A Pair of New Genes

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A Pair of New Genes

Tim Kowis

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On November 26, a day before the Second International Summit on Human Genome Editing, He Jiankui, a Chinese scientist, announced that he created the world’s first genetically modified babies.  This has left the Summit, China, and scientists internationally stunned that such an announcement with little evidence was made. If false, Jiankui has ethical questions he will need to face. If true, the world has ethical questions it will need to face while going forward with these twin girls as well as genome editing as a whole.  

Genetically editing humans is a topic of much stagnant discussion in the scientific community, and for good reason. CRISPR (Clustered Regularly Interspaced Short Palindromic Repeats), the tool typically used to edit living organisms, is one of the best tools for the future of genetic editing and replication.  It has been used in the past to grow human organs out of sample cells from human patients, and it shows promise for occasional use in organ transplants (given the success found in modifying and transplanting pig organs into human bodies). However, it was yet to be used to modify genes in human babies, and was widely agreed to not be used on humans by the scientific community.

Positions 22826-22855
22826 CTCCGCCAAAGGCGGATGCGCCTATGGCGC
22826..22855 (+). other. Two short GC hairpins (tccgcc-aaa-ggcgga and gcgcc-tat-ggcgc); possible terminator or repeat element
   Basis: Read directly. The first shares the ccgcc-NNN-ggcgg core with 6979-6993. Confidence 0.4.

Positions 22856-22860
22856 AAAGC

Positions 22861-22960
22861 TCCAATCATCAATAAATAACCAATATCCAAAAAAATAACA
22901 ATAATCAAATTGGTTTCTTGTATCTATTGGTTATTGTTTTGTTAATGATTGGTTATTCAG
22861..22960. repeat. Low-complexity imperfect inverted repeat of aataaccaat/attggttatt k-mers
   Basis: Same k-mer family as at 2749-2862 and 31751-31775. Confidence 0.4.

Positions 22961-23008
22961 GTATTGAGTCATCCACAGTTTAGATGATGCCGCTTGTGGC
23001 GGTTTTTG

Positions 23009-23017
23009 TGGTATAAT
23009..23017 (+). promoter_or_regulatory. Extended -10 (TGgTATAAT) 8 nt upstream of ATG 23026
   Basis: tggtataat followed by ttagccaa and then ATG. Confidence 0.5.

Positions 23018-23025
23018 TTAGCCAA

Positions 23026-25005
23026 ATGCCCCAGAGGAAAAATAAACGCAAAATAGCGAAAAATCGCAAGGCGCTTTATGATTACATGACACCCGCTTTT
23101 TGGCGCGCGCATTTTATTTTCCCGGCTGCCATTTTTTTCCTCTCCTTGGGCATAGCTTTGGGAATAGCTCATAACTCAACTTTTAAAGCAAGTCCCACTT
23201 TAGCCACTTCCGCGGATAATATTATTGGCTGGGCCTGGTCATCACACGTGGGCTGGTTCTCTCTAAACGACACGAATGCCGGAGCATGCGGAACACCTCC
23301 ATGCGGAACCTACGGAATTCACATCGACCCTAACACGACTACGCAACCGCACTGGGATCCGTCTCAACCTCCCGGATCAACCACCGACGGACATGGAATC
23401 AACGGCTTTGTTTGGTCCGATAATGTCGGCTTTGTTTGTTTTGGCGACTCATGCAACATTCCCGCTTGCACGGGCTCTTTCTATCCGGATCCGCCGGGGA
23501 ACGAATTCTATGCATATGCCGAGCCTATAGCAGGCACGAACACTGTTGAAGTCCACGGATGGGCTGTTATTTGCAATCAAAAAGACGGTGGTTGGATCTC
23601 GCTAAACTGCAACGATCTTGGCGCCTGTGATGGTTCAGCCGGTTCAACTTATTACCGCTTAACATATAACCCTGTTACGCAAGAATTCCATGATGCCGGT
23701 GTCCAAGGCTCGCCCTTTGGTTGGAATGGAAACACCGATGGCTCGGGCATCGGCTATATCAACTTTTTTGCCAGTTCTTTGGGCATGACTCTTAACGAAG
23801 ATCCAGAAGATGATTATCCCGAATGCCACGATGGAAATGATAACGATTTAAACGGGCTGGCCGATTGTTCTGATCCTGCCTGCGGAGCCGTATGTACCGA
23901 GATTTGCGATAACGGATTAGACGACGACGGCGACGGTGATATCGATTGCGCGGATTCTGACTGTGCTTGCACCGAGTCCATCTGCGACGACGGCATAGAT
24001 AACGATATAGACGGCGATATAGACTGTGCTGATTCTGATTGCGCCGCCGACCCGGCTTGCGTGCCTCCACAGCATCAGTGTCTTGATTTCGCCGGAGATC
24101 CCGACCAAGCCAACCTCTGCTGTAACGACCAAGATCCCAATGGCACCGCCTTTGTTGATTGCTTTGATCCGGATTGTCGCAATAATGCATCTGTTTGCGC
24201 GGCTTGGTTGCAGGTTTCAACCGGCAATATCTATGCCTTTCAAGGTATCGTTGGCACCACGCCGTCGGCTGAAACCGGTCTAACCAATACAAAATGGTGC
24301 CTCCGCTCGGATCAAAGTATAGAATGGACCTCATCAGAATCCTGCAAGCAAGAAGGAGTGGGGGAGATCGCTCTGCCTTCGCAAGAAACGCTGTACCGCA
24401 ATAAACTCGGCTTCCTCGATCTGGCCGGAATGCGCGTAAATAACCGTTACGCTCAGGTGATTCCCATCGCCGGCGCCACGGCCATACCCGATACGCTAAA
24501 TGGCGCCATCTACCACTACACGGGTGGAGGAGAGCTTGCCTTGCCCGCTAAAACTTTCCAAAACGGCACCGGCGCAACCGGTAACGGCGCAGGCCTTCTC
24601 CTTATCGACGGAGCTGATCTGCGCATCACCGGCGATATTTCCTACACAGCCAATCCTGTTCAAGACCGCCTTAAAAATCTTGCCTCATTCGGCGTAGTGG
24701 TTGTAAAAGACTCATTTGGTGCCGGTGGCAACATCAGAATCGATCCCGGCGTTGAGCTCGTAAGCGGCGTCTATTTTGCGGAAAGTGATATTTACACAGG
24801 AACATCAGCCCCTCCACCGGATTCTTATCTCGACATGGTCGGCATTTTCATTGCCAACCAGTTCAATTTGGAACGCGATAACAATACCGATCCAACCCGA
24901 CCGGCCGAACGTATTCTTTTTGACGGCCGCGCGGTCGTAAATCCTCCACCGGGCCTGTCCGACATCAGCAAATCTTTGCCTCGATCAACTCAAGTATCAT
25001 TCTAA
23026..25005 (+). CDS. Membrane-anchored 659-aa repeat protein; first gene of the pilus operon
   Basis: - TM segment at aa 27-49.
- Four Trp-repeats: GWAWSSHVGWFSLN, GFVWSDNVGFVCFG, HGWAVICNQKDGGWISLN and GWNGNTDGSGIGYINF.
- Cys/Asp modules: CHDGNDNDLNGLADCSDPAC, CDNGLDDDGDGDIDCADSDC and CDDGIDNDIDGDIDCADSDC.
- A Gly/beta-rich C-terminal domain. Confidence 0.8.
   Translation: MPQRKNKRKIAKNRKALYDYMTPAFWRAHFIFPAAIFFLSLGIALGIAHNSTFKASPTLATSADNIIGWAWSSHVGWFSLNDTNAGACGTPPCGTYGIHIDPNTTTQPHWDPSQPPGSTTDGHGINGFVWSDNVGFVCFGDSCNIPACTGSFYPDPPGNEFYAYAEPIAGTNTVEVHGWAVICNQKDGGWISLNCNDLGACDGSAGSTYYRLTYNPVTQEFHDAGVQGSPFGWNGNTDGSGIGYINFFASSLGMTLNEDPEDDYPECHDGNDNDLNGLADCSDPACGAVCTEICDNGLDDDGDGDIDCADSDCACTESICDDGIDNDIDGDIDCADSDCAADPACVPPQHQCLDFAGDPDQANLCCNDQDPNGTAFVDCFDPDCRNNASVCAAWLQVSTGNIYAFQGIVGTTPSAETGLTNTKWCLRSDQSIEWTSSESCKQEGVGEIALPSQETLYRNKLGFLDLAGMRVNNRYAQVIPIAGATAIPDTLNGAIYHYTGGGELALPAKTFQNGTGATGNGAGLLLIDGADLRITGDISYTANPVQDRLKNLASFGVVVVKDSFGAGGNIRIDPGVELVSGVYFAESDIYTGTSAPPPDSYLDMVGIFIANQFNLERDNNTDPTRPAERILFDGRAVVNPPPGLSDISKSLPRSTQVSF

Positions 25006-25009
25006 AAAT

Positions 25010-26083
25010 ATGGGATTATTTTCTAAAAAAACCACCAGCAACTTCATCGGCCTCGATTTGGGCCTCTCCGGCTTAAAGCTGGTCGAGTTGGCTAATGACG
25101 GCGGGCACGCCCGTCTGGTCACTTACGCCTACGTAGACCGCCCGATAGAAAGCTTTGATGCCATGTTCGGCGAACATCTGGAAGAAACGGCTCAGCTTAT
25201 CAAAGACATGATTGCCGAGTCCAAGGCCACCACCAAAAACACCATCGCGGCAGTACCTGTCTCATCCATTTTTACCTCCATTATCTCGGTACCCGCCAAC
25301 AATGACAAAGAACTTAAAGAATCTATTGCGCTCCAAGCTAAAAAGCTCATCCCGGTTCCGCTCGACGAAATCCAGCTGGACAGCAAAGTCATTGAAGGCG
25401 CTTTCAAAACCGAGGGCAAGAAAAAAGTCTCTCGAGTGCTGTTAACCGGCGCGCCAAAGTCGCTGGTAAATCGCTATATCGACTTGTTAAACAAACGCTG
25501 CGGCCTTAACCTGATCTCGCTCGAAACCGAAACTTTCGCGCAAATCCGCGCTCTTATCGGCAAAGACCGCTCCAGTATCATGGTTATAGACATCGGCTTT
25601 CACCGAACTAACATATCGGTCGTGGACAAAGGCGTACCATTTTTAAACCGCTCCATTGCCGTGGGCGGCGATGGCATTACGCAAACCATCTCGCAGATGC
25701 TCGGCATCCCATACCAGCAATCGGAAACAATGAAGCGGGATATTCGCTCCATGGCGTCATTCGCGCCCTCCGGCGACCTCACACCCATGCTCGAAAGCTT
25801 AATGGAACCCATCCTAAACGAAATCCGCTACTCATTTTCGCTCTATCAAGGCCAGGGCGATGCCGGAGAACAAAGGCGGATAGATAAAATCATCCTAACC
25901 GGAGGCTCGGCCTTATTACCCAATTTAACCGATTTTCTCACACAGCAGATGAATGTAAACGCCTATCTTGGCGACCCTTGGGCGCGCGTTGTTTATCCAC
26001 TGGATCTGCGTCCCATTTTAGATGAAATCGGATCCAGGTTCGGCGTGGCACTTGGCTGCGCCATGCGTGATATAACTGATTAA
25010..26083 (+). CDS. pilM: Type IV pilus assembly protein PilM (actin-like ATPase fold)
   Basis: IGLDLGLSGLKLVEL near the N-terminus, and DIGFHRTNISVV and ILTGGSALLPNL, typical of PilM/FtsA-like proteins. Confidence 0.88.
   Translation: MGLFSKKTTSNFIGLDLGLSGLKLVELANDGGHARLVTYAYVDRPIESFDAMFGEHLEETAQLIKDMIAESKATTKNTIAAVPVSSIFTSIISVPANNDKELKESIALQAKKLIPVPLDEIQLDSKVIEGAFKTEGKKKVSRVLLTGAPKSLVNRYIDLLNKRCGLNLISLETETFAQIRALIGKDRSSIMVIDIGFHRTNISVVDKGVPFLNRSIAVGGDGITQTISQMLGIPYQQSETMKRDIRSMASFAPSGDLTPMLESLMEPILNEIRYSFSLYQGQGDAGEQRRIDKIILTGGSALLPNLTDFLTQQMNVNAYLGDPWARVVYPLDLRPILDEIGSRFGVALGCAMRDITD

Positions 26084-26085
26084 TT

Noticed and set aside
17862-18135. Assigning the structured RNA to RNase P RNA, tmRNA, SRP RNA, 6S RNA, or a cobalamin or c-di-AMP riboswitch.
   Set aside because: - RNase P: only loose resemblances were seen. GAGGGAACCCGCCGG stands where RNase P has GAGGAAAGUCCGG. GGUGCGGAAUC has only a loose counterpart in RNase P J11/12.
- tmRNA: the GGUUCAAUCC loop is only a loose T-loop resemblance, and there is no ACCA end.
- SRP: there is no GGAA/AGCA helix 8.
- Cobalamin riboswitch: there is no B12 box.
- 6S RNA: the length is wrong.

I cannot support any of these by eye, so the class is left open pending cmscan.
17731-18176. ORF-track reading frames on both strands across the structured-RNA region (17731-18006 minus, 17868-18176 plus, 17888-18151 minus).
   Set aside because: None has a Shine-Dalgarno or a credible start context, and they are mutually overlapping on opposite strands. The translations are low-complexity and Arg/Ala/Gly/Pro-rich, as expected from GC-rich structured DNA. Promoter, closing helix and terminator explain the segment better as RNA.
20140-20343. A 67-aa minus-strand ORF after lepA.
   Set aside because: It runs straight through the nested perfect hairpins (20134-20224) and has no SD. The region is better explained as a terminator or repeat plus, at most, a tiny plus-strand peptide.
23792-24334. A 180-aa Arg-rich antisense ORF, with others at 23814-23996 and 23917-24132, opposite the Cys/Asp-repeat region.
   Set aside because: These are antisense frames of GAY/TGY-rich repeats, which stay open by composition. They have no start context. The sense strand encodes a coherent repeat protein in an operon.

The potential for this technology, however, is staggering. The twin girls were not genetically modified just for the sake of doing so; rather, they were modified to ensure that they are resistant to the HIV virus their father carried that would have genetically been passed on if not for the effort of Jiankui and his team.  

This technology is still relatively new.  Efforts to use CRISPR (or otherwise) have only really been in place since 2008.  Yet an individual’s DNA stays with them for life and can have life-changing consequences. An organism as complex as humans does not have a full life-view of what to expect when meddling with what essentially makes us us.  CRISPR’s effectiveness can be seen with other organisms such as rats; however, they’re not nearly as complex as humans, and it is by no means ready for use on humans as the technology some fear could cause cancer as certain proteins are affected by it causing the cell to self-destruct.  Especially when replacing a gene that causes a disease such as HIV.

What does all of this mean for the future of these daughters and the technology going further?  That’s exactly the question that was addressed during the summit. These questions still have yet to be resolved, but they must be, sooner than expected, considering the events of November 26, as not only the scientific community, but the life of two daughters must now be considered.  

We knew that this day would come, however, the danger is that we may have jumped the gun.  With religious and moral concerns already in place when performing these operations on animals, this has propelled the human race forward without alarm. We have no preparation to ready the scientific and legal community of this practice. Much less, the world.

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